Constipation in Babies

Constipation in Babies

Different studies show that 10-15% of the world’s population suffers from irritable bowel syndrome and up to 20% from chronic constipation. It could be very difficult and uneasy for your baby to handle, especially with just developing digestive and excretory systems in place. Read on to find more about constipation in babies and how to avoid it.

What is Constipation?

Constipation is a condition that causes extremely hard, clay-like stools that are painful or difficult to pass. Medically, a person is diagnosed with constipation if the bowel movements are fewer than three times a week. As a bowel dysfunction, constipation impacts a considerable number of adults, due to several lifestyle factors. Mostly these include incorrect diet, behavior or sometimes underlying medical conditions. This condition is seen in babies as well.

From newborn to toddler years, constipation can bother some children who may have a higher natural tendency for the same. This can be due to the way their digestive systems work, their body’s response to certain foods or due to other factors such as fluid or dietary intake. Although constipation is preventable as well as treatable in the long run, it is ideal to create positive habits which are directed towards a healthy bowel system in your baby.

Recurring constipation isn’t just a painful experience. While babies may only suffer this situation without being able to complain, as they enter their toddler years, repeated constipated stools can also create negative associations for the child with respect to the entire bowel cleansing process. This can, in turn, lead them to hold their bowel longer to escape the traumatic experience, which further worsens the condition.

A constipated baby may not pass stools for days in a row. Sometimes, due to repeated constipation, the rectal muscles or the anal sphincter can lose its contraction strength causing Rectal Incontinence. This means the nerve near the rectum gets damaged causing occasional leakage of stool while passing gas or in extreme conditions, complete loss of bowel control.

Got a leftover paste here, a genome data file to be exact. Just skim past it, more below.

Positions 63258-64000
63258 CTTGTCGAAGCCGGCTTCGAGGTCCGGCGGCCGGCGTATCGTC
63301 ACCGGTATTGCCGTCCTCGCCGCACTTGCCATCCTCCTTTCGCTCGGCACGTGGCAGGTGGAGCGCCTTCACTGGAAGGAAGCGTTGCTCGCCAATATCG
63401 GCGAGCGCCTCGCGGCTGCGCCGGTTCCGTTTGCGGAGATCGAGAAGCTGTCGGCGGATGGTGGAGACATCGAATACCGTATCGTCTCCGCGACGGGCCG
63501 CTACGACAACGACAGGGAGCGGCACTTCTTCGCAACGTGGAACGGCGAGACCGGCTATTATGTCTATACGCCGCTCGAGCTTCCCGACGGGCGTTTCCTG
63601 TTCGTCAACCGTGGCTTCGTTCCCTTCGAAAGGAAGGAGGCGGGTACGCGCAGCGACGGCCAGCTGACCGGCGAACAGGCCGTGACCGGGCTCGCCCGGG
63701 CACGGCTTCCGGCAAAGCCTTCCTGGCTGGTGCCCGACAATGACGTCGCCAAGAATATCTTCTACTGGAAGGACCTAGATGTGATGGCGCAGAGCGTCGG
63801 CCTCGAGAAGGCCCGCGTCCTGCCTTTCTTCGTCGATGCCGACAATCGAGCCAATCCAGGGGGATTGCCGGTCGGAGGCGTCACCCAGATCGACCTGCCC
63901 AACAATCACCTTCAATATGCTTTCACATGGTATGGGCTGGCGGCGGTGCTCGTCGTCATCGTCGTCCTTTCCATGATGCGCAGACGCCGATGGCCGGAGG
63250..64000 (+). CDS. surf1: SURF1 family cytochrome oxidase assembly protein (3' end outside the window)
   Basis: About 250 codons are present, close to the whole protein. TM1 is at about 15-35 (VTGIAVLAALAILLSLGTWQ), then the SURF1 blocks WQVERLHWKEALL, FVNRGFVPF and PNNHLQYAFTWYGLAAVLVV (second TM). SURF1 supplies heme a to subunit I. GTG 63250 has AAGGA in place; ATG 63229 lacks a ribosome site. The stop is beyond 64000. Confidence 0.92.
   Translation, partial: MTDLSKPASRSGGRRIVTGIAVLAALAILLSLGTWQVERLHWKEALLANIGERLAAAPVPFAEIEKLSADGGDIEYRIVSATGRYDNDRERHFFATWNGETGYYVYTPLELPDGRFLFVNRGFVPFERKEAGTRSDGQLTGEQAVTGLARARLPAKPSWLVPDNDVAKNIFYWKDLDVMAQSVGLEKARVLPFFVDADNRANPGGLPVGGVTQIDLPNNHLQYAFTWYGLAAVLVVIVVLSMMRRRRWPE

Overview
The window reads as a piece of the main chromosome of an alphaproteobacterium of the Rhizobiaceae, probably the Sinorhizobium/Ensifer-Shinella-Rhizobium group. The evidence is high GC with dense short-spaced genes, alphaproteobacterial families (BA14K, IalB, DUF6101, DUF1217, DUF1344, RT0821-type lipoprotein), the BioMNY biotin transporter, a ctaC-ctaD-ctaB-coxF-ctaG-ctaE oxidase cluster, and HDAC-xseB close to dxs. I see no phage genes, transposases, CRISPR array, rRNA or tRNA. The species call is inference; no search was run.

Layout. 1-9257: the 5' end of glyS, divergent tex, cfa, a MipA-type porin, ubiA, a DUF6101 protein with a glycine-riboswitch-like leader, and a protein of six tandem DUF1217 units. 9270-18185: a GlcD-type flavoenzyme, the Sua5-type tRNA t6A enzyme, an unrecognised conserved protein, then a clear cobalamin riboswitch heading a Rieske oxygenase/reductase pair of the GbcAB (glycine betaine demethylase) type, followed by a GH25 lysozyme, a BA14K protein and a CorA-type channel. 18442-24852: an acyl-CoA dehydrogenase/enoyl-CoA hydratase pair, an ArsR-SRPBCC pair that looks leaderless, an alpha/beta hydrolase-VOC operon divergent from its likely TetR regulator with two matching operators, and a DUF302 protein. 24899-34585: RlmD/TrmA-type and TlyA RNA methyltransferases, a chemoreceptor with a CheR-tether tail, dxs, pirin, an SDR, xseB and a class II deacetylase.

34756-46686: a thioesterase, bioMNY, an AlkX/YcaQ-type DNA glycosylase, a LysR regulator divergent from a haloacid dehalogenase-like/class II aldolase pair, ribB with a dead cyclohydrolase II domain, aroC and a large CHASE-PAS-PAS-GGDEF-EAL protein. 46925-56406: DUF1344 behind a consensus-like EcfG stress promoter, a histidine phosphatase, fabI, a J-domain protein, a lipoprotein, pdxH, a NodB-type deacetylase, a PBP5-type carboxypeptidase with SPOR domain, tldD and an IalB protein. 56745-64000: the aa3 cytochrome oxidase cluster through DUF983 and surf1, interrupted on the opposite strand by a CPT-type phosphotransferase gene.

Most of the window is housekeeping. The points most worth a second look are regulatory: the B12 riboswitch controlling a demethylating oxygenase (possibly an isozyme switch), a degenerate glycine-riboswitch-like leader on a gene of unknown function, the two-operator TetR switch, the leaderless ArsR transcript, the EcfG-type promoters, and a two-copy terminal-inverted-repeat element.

Causes of Constipation

An infant not passing a stool for days may still not be an indication of a problem. However, if the baby becomes very uncomfortable and cranky during the bowel movement, parents may need to pay closer attention.

A careful monitoring of the texture of the stool can help a parent understand if the child is constipated. In infants, the frequency of the stool may not yield a major insight into their bowel functioning.

There could be several causes contributing to this situation:

1. Solid Foods

It isn’t uncommon for a baby to get constipated when their tiny digestive systems are introduced to solid foods. Foods that cause the baby to be constipated include bananas, rice, cereal, cheese and carrots which may be nutritious, but lack fiber which is imperative for good bowels. Hence, it helps to start with smaller portions and offer fiber-rich foods to add dietary roughage and keep constipation at bay.

2. Formula

The protein component in the Formula milk can cause constipation in your baby and sometimes changing the brand for one with different ingredient composition might help the situation. Contrary to common belief, the iron in formula milk hasn’t been found to attribute to constipation.

3. Dehydration

Although your newborn baby may be primarily on fluid diet, given that she is exclusively on breastfeed or formula milk. She may still not be getting sufficient fluid to help her stay hydrated. In such cases, the water content from the bowels is absorbed into the body, in turn, hardening the poop. It would help offering her a few sips of water or juice after the feeds to ensure that she stays well hydrated. Although in babies younger than six months, only breast milk or formula is advisable, for a constipated child, this remedy might provide some respite.

4. Milk Protein Allergies

The ingredients of dairy consumed by the mother can pass on to the child who might have milk protein intolerance. This could lead her to be constipated.

5. Hormonal Imbalance

Sometimes when natural hormones aren’t released in a balanced manner, children, as well as adults, can face a wide range of symptoms. In children, this can lead to symptoms such as dry skin, slow growth, fatigue and sometimes, constipation.

Signs and Symptoms

As a parent to an infant or toddler, you are most observant to the smallest of cues, and one of the most vital of these is the bowel movement.

Breastfed babies are rarely known to be constipated. However, when it comes to bowel movements in babies, there is a wide spectrum of what is considered normal. It is known that breastfed babies tend to absorb most of the milk as nutrition and tend to poop much lesser sometimes, even once in ten days. This, however, isn’t true for formula-fed infants. They can have bowel movements between 3 to 4 times a day as well.